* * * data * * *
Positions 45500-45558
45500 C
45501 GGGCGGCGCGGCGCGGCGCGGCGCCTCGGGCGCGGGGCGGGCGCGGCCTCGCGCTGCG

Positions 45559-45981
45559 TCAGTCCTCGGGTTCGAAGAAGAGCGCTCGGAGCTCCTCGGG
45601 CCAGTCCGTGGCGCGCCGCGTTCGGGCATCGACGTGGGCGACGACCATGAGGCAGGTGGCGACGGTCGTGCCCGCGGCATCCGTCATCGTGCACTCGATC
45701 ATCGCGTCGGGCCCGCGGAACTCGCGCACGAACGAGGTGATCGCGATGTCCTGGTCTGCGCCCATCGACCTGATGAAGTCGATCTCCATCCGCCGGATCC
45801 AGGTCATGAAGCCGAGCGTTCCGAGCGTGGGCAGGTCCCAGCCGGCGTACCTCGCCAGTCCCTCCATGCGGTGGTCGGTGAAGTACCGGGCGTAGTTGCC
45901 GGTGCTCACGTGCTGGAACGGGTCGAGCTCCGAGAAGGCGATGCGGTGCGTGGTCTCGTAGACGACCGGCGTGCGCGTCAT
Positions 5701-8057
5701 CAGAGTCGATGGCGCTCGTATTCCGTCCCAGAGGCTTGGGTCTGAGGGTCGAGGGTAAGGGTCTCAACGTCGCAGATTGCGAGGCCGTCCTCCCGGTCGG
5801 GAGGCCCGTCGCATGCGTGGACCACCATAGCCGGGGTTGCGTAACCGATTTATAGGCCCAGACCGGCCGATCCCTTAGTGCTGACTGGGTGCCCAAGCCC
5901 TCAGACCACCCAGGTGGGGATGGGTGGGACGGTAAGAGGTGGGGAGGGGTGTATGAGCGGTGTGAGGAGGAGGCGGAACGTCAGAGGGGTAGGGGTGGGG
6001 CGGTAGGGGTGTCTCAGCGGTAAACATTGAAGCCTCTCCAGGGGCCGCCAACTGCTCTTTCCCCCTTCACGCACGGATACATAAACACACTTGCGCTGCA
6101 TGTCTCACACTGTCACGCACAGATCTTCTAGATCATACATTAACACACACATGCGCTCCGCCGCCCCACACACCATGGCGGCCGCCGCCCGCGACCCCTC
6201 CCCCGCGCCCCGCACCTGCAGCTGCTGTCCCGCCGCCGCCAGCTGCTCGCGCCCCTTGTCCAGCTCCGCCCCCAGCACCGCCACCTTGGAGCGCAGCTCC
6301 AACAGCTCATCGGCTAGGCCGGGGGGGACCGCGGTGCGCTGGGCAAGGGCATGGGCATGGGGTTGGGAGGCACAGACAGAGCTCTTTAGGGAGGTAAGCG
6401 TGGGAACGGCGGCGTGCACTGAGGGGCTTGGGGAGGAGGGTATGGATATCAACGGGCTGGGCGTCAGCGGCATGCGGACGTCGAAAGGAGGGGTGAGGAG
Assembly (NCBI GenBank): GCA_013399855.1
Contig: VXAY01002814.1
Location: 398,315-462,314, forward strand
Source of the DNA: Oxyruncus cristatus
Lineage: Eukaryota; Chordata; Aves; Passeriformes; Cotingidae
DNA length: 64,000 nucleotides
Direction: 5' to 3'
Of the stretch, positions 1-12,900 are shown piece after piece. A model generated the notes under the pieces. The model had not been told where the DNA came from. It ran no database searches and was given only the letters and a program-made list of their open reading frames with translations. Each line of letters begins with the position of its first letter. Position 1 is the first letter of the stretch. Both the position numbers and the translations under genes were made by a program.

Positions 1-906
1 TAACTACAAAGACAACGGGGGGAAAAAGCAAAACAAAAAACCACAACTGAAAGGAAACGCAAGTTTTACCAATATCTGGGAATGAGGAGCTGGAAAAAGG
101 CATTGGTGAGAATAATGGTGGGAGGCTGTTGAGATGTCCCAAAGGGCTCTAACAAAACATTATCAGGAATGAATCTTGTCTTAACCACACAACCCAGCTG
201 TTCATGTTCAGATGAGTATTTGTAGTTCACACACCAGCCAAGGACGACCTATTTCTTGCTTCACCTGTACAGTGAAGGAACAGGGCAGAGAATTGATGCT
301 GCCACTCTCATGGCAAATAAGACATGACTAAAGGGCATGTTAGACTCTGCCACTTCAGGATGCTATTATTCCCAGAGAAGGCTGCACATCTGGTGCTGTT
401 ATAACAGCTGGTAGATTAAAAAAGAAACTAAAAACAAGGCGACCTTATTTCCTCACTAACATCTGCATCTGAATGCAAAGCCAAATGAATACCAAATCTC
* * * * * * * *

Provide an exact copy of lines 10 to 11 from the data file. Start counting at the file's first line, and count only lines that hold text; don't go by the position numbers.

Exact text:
Positions 5701-8057
5701 CAGAGTCGATGGCGCTCGTATTCCGTCCCAGAGGCTTGGGTCTGAGGGTCGAGGGTAAGGGTCTCAACGTCGCAGATTGCGAGGCCGTCCTCCCGGTCGG